FRIENDSHIP GATE, Vietnam-China Border — Vietnam has a few good roads: Highway One, for instance, in stretches, but not the section here at the border. The last two miles of it are an asphalt footpath, through a mine field, to Friendship Gate.
The area is scarred by war and bristling with military force, a diorama of the fitful relations between the two one-time allies.
During the Vietnam War, Chinese and Soviet arms and other supplies moved down Highway One and a parallel railway into North Vietnam. U.S. pilots bombed both, right up to the frontier, but never shut them down.
In February, 1979, four years after the war ended, the Chinese did. Attempting to punish Vietnam for its invasion of Cambodia, which had been ruled by China's Khmer Rouge allies, Chinese troops drove across the border on a broad front.
After a month of hard fighting, the Chinese withdrew, but no cargo has moved since on the northern part of the railway. Reeds have grown up through the skeletons of two abandoned freight cars. And north of the shelled-out village of Dong Dang, vines and undergrowth have crept over the highway, leaving only the footpath up to Friendship Pass.
There, a whitewashed line marks the frontier and the Kilometer Zero point on the highway, which extends south to the Vietnamese capital of Hanoi and beyond to its terminus in Ho Chi Minh City (Saigon).
In August, a group of foreign journalists were escorted north along the highway to observe a prisoner exchange between the Vietnamese and Chinese.
Since 1979, the Sino-Vietnamese conflict has stuttered militarily but not politically. The Vietnamese occupation of Cambodia remains the sticking point preventing better relations.
Troops Along Frontier
Both sides have an estimated half a million men stationed along the frontier, and there is an occasional artillery exchange, particularly on the front northwest of Friendship Gate. In January, in the sharpest outbreak since the Chinese invasion, three days of fighting reportedly resulted in hundreds of casualties.
Currently, according to Gen. Tran Cong Man, editor of the Vietnamese army newspaper Quan Doi Nhan Dan, "the situation is not very strained, no big battles."
Most of the trouble, he told the reporters at his offices in Hanoi, takes place on the border of the Vietnamese province of Ha Tuyen.
"Both armies are ready for a fight, alert," he said.
The last major shelling in the Friendship Gate area took place more than three years ago, from early April to mid-May, 1984, said a Vietnamese officer who was present for the prisoner exchange.
"The Chinese fired more than 1,000 mortar and artillery rounds," he said. He insisted that the Vietnamese did not return the fire.
Friendship Gate, as the site of the only contact between the two forces along the winding border, has a special significance that may prevent more fighting. Including the recent exchange, the Vietnamese say, they have returned 450 Chinese "intruders" here since 1979. In return, 168 Vietnamese have been handed over by the Chinese. There have been 21 separate prisoner exchanges.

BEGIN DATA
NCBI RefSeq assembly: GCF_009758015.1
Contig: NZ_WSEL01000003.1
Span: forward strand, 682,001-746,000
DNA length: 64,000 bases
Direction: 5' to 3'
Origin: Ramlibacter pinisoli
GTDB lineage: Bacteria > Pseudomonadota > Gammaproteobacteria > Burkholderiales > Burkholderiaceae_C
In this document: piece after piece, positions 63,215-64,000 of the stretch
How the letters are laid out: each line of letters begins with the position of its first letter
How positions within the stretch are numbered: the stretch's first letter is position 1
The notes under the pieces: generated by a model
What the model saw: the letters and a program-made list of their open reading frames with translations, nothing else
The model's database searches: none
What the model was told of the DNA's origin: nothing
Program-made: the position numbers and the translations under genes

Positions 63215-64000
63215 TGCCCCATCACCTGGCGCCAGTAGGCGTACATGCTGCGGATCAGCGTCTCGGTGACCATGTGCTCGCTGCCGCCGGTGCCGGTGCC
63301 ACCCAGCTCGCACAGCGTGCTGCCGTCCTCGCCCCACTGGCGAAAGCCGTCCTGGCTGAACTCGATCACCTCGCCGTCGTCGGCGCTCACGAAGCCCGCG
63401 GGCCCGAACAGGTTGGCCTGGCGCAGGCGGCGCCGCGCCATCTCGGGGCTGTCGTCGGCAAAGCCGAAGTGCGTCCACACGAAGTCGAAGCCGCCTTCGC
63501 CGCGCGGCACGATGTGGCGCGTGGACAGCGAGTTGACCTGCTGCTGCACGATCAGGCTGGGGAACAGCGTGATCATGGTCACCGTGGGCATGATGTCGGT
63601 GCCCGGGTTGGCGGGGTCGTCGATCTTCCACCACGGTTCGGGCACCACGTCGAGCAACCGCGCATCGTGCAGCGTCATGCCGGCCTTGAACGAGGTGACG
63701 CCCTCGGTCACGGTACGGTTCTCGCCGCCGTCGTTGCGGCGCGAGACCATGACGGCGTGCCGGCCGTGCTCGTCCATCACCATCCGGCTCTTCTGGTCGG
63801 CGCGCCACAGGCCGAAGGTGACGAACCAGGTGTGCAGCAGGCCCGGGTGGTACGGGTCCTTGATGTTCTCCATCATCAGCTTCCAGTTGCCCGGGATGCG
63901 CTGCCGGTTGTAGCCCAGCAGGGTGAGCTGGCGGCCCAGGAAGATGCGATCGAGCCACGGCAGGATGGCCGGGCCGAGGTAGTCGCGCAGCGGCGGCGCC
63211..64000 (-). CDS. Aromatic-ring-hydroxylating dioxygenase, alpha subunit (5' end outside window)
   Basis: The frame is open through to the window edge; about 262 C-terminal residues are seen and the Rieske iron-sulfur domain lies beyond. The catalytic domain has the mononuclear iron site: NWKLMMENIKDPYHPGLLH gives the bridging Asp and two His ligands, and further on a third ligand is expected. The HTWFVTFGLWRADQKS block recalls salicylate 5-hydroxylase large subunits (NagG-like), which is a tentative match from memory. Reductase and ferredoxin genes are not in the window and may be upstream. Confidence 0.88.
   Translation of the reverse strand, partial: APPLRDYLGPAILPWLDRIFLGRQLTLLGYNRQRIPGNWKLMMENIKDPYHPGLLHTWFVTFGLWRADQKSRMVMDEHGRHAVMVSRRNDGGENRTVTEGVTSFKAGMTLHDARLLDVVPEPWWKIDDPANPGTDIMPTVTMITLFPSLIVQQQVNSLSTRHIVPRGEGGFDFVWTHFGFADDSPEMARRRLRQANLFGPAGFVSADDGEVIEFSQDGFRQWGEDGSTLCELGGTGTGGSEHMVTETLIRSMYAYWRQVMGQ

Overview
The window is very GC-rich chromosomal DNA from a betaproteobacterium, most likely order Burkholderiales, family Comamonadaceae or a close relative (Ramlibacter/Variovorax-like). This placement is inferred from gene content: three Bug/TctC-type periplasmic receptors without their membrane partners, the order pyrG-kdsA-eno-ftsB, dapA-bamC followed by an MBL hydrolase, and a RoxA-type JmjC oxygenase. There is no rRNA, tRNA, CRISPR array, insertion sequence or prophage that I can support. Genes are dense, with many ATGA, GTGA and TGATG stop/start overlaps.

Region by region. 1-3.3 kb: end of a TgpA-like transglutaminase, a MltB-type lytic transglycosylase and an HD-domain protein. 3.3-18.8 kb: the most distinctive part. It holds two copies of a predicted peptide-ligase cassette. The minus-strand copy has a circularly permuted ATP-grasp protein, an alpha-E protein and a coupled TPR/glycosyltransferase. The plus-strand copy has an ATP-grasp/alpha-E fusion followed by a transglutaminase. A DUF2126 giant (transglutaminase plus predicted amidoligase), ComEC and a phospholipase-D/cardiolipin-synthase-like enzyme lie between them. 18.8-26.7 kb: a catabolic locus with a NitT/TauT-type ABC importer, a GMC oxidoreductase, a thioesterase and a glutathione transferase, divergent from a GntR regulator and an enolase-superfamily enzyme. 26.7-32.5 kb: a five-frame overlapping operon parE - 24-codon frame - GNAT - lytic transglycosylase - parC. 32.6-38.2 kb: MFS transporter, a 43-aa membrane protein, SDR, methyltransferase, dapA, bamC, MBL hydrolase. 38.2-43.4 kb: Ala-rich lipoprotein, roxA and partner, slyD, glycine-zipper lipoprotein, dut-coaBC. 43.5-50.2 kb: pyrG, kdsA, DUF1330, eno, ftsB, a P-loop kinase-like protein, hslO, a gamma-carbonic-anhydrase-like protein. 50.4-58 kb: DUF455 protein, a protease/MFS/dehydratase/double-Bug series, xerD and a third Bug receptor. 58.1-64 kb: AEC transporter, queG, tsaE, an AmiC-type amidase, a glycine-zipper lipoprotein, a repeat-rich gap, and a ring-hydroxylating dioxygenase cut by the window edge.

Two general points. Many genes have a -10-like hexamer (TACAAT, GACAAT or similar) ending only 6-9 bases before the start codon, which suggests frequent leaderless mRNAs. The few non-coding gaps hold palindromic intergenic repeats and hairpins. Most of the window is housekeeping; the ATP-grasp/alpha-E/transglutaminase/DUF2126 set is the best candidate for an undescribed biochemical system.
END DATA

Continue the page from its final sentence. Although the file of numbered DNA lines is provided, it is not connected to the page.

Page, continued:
Invariably, each side says that its men were captured in their own territory and were merely innocent farmers or fishermen, not military.
Red Cross Escort
All the exchanges are carried out under Red Cross auspices. The contingent of journalists, soldiers and provincial officials that set out recently along the path from Dong Dang was preceded by a Red Cross flag and stretcher bearers in white coats and caps.
The path, which begins directly outside the ruined houses of the village, is marked by whitewashed lines and an occasional white skull and crossbones daubed on the asphalt, denoting the mine field.
"Stay in single file and stay on the path," the marchers were warned.
Here and there beside the three-mile route, morning glories bloomed alongside a few menacing, olive-drab anti-tank mines that had been dug out of the path to permit safe passage for that morning's exchange. One remained in the pathway itself, its pressure fuse removed. On a nearby hill, a Chinese radar dish stood motionless.
Several times the asphalt disappeared altogether and the path dwindled to a narrow dirt walkway. At its end, where the path widened to about eight feet, a media event awaited.
On the Vietnamese side of the border stood an honor guard of eight soldiers in pressed fatigues and billed caps. Across the white line was a far larger Chinese contingent, about 80, dressed in smarter, darker green uniforms. The soldiers lined the sides of what, on Chinese territory, is a two-lane road. The Chinese carried new AK-47 rifles, their wooden stocks polished, the metal glistening. The Vietnamese honor guards carried the same type of weapons, but their stocks were dull and showed much use.